Photo/Video of Material

    Photo/Video of Seller/Seller’s

    Vehicle

    Electronically Report

    Transaction Data

    Scrap Yard Licensing/

    Registration

    NMVTIS Reporting

    ScrapRight Handles It

    Alabama

    Alaska

    Arizona

    Arkansas

    California

    Colorado

    Connecticut

    Delaware

    Florida

    Georgia

    Hawaii

    Idaho

    Illinois

    Indiana

    Iowa

    Kansas

    Kentucky

    Louisiana

    Maine

    Maryland

    Massachusetts

    Michigan

    Minnesota

    Mississippi

    Missouri

    4 Recycling Today RecyclingToday.com 5

    3

  • Payment Restrictions

    Fingerprint/ Thumbprint

    Tag & Hold ID Information

    License Plate No./Vehicle Description

    Photo/Video of Material

    Photo/Video of Seller/Seller’s

    Vehicle

    Electronically Report

    Transaction Data

    Scrap Yard Licensing/

    Registration

    NMVTIS Reporting

    ScrapRight Handles It

    Montana

    Nebraska

    Nevada

    New Hampshire

    New Jersey

    New Mexico

    New York

    North Carolina

    North Dakota

    Ohio

    Oklahoma

    Oregon

    Pennsylvania

    Rhode Island

    South Carolina

    South Dakota

    Tennessee

    Texas

    Utah

    Vermont

    Virginia

    Washington

    West Virginia

    Wisconsin

    Wyoming

    6 Recycling Today RecyclingToday.com 7

    3

  • SCRAP THEFT COMPLIANCE GUIDE 2014 SCRAP THEFT COMPLIANCE GUIDE 2014

    RecyclingToday.com 9 8 Recycling Today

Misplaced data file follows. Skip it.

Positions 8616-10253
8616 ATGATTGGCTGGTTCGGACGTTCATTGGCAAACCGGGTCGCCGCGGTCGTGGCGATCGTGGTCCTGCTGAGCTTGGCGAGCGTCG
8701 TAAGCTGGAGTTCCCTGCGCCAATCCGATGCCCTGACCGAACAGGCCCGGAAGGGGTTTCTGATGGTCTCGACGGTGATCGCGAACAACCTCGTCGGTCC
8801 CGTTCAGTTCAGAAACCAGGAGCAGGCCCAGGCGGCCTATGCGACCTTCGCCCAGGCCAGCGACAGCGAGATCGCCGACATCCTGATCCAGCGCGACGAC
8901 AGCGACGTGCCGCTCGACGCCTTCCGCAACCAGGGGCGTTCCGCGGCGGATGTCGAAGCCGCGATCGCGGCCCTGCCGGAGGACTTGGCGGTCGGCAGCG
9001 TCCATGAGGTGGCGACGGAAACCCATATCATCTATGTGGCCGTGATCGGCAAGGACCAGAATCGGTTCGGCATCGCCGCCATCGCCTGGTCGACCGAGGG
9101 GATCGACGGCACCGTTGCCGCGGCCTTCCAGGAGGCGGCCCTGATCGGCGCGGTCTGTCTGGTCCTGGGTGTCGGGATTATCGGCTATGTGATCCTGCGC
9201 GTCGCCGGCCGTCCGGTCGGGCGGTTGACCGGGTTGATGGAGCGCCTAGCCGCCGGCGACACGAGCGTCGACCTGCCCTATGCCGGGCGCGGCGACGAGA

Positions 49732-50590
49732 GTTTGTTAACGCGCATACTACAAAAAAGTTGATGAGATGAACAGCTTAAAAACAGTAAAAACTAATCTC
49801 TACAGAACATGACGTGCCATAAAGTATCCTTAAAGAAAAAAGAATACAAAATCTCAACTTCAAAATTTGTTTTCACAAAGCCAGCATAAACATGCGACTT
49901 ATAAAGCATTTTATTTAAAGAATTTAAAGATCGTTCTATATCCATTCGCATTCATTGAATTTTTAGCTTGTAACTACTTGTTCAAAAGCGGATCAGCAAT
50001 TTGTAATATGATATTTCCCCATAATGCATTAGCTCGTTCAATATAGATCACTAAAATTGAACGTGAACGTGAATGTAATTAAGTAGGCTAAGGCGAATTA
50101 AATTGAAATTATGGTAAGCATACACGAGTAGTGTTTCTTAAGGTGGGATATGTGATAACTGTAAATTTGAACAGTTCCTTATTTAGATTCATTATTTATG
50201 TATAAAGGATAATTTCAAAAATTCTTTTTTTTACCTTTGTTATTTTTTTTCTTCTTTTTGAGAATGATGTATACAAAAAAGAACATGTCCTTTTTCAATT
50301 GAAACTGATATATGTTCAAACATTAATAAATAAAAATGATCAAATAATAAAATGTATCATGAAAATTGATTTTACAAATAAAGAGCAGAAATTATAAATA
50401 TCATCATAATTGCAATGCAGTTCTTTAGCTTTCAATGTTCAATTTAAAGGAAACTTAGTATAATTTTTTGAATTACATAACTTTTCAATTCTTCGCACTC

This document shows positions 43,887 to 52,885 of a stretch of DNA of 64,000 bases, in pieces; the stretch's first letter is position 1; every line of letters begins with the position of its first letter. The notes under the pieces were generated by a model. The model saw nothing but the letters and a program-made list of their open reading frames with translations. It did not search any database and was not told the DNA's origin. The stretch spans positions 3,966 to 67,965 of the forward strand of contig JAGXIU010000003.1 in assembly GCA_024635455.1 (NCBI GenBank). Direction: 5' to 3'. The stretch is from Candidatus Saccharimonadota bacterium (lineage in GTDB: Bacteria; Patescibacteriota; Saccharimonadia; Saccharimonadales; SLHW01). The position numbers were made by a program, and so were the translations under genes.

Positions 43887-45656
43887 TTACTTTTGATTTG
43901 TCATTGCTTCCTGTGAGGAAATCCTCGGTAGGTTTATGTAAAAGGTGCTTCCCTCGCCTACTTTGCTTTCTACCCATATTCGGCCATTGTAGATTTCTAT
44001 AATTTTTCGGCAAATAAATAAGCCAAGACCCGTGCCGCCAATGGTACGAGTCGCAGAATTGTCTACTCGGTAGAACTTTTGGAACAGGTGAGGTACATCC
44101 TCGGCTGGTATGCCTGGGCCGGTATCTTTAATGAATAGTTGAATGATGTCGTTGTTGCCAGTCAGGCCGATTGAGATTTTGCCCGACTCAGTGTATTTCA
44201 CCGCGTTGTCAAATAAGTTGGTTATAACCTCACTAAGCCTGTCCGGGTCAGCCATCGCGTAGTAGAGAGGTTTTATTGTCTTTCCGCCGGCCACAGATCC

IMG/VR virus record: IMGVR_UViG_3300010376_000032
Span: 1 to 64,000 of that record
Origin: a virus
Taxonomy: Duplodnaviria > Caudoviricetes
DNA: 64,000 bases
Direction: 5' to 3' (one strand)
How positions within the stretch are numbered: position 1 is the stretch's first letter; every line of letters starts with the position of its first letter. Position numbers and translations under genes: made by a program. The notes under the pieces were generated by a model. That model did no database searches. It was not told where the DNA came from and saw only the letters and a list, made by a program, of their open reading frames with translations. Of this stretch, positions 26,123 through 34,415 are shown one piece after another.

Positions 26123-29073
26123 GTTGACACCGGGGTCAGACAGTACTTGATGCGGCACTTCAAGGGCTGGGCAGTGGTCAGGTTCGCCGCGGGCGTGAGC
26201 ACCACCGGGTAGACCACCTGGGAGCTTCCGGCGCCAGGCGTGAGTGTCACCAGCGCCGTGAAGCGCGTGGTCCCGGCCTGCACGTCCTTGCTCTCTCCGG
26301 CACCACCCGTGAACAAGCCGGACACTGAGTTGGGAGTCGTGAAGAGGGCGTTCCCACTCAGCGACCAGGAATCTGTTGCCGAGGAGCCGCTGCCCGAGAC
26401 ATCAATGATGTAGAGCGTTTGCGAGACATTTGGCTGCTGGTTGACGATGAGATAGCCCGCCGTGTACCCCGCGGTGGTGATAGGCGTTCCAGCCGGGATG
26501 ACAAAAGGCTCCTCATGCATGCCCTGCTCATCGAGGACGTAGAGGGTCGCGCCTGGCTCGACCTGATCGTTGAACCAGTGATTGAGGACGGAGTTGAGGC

Payment Restrictions

    Fingerprints/Thumbprints

    Tag and hold

    ID Information

    License Plate No./Vehicle Description

    Photo/Video of Material

    Photo/Video of Seller

    Electronically Report Transaction Data

    Scrap Yard Licensing/Registration

    NMVTIS Reporting

    ARKANSAS

    Scrap dealers must obtain a license annually from the sheriff in their counties of operation. They are required to maintain a record of all purchases for one year and must file a daily electronic record of these purchases. A seven-day tag-and-hold policy applies when notified by law enforcement. Re- cyclers must obtain fingerprints of sellers and a video or photograph of all sellers and the material sold. Restrictions apply to the purchase of beer kegs, materials owned by governments and utilities and HVAC equipment.

    CALIFORNIA

    Scrap dealers must maintain records of transactions for two years. Scrap metal dealers must com- plete purchases with a nontransferable check mailed to the seller’s home or picked up in person after three days. Additionally, the recycler must obtain a photograph or video of the seller, the seller’s thumbprint, a copy of the seller’s driver’s license, a description of the seller’s vehicle and the license plate number of the seller’s vehicle. A 90-day tag-and-hold policy is in effect when notified by law en- forcement. The state now requires applicants to provide additional documentation when applying for or renewing a weighmaster’s license, including a current business license and proof of photographic and thumbprinting equipment. Restrictions apply regarding the purchase of beer kegs, materials owned by governments and utilities and HVAC equipment.